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another mill owner,

Started by alanh, February 13, 2016, 10:59:38 AM

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After a few years of borrowing his lt 15 auto feed or bringing logs to his place my buddy sold me his mill, after he was nice enough to make it mobile, repaint, new decals and all. It even has a home inside where you can actually load and cut (I planned that when I built the addition). ....Right now I`ve got a pile of pine to cut into a timber frame porch/pavilion on the house...after that I`m not sure what I`ll need it for. I do know the phone is ringing from a lot of new "friends" that heard I have it....gonna have to figure out how to charge. What would be a fair hourly rate, I`m in semi rural Ct.


On a lower production mill, which is what I have too, I think the most fair way to charge is by the board foot. That way the customer isnt penalized because you have to go a little slower than others. Around here, .35 - .50 seems common.  sometimes when friends ask me to mill, Ill just eyeball the log and throw a price out.  For one or two logs, thats a way of doing business most folks can understand.  Im not trying to make a living at it and it sounds like you arent either.

Congrats on the mill.  I hope you enjoy it as much as I enjoy mine.


Model 6020-20hp Manual Thomas bandsaw,TC40A 4wd 40 hp New Holland tractor, 450 Norse Winch, Heatmor 400 OWB,YCC 1978-79


I did small jobs like these on my LT15 and usually gave a price for the job after understanding what was wanted. I was targeting about $25 per hour but you'll have to decide what works in your area. I wasn't doing this for a living and this "low" rate wasn't taking business from those that were in the business. They didn't want small or odd jobs that weren't more suited to higher production mills. Enjoy your new mill!

WV Sawmiller


   As to rates I'd suggest you get an idea what your costs are then decide how much your time is worth and combine the two. You might tack on a nuisance fee if aren't really enthused about working for the guy. If at your place remember you will still have clean up of sawdust and slabs and such after the customer leaves.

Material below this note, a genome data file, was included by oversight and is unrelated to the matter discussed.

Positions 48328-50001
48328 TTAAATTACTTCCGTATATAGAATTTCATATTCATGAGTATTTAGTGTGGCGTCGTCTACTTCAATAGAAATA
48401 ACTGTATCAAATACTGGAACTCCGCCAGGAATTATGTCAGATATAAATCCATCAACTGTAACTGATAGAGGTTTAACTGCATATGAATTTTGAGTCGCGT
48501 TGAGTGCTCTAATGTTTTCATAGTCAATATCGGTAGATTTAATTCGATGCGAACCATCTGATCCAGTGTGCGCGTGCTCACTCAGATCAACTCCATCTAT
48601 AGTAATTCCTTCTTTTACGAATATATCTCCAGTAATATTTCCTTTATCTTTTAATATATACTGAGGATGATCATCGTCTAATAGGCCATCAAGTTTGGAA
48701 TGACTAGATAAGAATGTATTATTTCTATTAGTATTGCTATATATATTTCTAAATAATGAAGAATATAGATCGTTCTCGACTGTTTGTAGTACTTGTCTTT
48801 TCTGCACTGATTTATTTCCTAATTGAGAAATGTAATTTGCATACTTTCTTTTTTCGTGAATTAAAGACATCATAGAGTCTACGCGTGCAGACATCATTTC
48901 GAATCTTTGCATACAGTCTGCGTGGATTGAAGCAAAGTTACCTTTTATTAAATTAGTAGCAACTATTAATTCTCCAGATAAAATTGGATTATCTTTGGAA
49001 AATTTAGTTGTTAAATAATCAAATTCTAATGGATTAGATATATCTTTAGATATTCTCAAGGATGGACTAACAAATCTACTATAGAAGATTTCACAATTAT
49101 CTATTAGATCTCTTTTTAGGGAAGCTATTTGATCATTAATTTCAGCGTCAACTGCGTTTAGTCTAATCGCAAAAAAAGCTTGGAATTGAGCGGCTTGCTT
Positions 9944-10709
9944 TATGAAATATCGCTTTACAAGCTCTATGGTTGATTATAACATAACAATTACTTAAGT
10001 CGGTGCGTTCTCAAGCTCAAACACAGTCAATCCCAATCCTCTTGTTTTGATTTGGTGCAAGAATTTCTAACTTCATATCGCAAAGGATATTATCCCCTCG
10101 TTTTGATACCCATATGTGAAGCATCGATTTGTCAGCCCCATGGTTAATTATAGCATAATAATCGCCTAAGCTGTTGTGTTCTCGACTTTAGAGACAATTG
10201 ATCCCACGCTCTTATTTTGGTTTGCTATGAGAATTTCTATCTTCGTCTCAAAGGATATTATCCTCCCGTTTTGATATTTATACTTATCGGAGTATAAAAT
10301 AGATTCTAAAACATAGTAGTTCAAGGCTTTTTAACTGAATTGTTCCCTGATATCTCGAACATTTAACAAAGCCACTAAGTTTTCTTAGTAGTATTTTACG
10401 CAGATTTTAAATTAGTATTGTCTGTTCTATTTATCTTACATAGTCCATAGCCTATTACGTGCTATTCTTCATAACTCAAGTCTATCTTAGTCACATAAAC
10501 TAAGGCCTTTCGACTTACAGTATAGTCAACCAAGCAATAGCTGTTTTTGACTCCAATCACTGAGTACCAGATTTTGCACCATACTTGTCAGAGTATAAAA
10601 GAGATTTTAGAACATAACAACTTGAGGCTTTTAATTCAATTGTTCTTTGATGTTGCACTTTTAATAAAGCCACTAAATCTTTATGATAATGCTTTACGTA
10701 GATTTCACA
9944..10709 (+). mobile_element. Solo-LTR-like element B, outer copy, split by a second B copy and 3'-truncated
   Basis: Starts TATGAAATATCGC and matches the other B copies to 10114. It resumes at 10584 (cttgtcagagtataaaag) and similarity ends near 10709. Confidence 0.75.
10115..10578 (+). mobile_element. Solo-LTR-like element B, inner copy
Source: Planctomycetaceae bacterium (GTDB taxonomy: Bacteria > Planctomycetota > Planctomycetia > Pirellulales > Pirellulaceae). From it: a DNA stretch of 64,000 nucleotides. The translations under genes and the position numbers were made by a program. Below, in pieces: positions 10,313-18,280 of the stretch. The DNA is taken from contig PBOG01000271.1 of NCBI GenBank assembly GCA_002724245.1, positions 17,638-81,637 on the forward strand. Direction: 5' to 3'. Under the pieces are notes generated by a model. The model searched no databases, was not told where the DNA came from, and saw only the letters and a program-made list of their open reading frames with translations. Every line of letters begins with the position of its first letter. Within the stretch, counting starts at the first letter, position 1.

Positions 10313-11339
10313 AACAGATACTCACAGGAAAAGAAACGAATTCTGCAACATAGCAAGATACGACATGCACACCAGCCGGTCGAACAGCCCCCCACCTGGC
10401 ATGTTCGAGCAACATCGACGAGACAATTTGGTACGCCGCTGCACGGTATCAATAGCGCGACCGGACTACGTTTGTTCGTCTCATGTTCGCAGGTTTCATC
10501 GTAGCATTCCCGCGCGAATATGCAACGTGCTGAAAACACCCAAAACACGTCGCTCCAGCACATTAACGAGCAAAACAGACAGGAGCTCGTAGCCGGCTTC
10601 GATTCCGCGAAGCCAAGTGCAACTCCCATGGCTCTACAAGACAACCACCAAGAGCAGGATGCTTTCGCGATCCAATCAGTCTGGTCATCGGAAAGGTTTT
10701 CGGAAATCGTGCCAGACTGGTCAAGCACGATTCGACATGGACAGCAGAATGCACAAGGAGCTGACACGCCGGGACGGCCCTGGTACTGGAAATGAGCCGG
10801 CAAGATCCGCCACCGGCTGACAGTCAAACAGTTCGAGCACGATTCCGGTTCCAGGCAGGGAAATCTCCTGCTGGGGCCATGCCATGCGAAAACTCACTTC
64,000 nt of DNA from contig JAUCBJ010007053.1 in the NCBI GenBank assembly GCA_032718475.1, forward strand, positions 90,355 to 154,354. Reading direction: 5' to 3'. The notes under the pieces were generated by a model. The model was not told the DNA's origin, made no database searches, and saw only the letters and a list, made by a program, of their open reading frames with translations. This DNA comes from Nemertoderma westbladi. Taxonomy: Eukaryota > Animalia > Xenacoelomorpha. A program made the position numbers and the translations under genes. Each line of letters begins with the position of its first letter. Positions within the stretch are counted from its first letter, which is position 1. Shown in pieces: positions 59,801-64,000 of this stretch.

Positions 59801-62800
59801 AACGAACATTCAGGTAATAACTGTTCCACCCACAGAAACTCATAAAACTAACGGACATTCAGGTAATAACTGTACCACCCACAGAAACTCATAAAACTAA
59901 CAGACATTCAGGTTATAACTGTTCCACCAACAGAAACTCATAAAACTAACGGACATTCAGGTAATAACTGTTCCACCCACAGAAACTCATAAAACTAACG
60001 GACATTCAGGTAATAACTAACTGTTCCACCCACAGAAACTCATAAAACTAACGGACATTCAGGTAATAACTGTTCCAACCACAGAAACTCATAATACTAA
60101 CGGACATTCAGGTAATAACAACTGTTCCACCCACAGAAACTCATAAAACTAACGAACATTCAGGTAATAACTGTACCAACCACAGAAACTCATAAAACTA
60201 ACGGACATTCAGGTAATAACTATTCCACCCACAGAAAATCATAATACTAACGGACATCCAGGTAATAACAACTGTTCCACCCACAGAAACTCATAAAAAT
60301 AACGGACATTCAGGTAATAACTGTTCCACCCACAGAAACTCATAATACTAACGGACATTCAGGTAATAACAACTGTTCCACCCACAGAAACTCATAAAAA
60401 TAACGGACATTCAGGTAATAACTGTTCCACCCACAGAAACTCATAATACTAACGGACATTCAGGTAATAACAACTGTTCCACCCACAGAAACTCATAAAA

I'd also let every customer know they were responsible for band damage if they bring you logs with metal or rocks or such in them. Many of us charge $25 per damaged band. Some may be salvaged and just resharpened but unless you sharpen your own it will usually be weeks before you know if just dulled or ruined.

    Good luck and enjoy the mill.
Howard Green
WM LT35HDG25(2015) , 2011 4WD F150 Ford Lariat PU, Kawasaki 650 ATV, Stihl 440 Chainsaw, homemade logging arch (w/custom built rear log dolly), JD 750 w/4' wide Bushhog brand FEL

Dad always said "You can shear a sheep a bunch of times but you can only skin him once


Thanks for the input, you`re right, I don`t plan on trying to make a living, just looking for some kind of base line. I have been  self employed long enough to know that owning a piece of equipment and not charging enough puts you in a position of getting taken advantage of pretty quick, I already have plenty of "friends", most of the inquiries so far have been the "hey, Ive got this log I think would be cool to cut up and make some stuff" I think I`ll be using the one price plus blades approach on them,  like 75. minimum set up and first hr. and board ft or 25. hr after that.... thanks again


I certainly wish you the best with your new venture.   8)
Knothole Sawmill, LLC     '98 Wood-Mizer LT40SuperHydraulic   WM Million BF Club Member   WM Pro Sawyer Network

It's Weird being the Same Age as Old People

Never allow your "need" to make money to exceed your "desire" to provide quality service.....The Magicman


Wood mizer lt50 47hp yanmar Diesel  Sthil MS311, Ms661 MS200T, 029 farm boss  and a New Holland T4  75hp.